New York drops its mask mandate for restaurants and other public places. Senseless aggression continues in Ukraine. To call our modern condition “complex” is obviously a big understatement. But it’s that kind of complexity that makes thoughtful analysis of how we all work in the future more necessary than ever.
Solid analysis abounds in LinkedIn’s latest "Top Voices" series, which highlights
some of the most influential leaders focused on the future of work in the wake of the pandemic. From the article:
Whether you’re trying to find new ways of communicating with a global team or figuring out how to build trust among colleagues you’ve never met in person, these creators are sharing best practices for how both workers and companies can make the transition more manageable.
To be clear, the most important consideration of the transformed workplace is employee well-being. The transition has been hard on everyone. Mechanisms that help people cope, for example, by fostering human connection, should be first on the list.
That said, there are a few key things that can help facilitate a bright future of work. One that we’re focused on is enabling teams to stay aligned in common purpose. It’s hard enough, under ordinary circumstances, for businesses to be sure that they’re building something customers really need, and that everyone across the enterprise gets it. Reduce in-person communication and, no great mystery, you make a hard situation even harder.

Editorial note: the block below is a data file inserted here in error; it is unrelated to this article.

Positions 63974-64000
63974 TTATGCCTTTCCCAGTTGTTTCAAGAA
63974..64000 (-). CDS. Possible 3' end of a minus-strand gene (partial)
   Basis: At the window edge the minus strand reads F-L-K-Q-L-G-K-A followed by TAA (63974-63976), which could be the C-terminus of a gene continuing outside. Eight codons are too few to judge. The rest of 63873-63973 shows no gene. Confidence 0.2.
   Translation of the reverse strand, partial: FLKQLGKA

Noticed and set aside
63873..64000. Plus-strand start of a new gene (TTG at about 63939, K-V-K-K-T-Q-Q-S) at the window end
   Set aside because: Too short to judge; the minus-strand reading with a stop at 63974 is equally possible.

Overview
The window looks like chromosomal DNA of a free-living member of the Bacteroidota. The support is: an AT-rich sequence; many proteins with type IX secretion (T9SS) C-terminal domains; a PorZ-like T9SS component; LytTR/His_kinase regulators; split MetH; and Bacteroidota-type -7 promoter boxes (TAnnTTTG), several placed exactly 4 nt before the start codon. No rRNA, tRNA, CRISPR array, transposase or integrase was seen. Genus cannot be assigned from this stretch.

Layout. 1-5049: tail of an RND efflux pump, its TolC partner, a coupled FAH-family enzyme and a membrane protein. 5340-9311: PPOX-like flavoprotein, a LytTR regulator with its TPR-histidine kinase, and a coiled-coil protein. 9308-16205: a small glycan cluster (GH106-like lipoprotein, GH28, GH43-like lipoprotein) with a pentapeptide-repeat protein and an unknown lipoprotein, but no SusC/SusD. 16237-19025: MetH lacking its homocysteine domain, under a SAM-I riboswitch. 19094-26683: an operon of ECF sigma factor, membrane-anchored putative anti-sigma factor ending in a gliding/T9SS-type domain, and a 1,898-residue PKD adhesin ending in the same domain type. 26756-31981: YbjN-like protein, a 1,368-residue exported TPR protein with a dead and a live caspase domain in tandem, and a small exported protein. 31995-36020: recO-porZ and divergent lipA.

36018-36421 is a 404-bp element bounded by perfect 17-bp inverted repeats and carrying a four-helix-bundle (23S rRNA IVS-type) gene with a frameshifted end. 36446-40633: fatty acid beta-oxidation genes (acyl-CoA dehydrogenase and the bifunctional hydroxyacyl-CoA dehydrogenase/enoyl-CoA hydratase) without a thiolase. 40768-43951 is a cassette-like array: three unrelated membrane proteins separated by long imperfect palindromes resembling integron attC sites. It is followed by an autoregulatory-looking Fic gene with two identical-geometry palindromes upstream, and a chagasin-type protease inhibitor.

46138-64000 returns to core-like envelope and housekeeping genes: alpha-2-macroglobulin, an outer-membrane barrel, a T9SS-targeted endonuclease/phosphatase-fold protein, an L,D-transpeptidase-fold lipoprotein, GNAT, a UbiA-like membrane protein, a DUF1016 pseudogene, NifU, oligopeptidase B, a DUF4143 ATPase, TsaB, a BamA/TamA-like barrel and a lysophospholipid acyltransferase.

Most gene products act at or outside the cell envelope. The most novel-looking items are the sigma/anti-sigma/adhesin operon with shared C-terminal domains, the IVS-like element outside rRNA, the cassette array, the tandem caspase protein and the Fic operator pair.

Technology is helping. Chase Warrigton, one of LinkedIn’s top voices, calls out in the Harvard Business Review how, for example, collaboration tools like task boards help teams prioritize their work in a way that’s aligned with longer-term goals.
Here’s another side of it: the voices of customers, partners, thought leaders and others – perspectives that can guide businesses to build what the market cares about – live within the recorded content they create. Those companies just need to be able to find and share those insights internally so every employee is aware and aiming toward the same goal.
Let’s say your CMO was on three industry panels, two podcasts, and a webinar last month. And across all of it, the subject of protecting consumer data (for example), came up frequently. Now let’s say that the same issue also came up on no less than eight customer Zooms last quarter.
At that point, it would be pretty safe to say that the issue of protecting consumer data is something that a lot of people care about. And if your business was equipped to address it – from how product is developed to what marketing talks about next – you’d clearly have something worth rallying around.
You just need a way to find and share the insight across your organization.
If you’re interested in learning more about how AI is facilitating the future of work, we’d love to talk to you.Photo by Adomas Aleno on Unsplash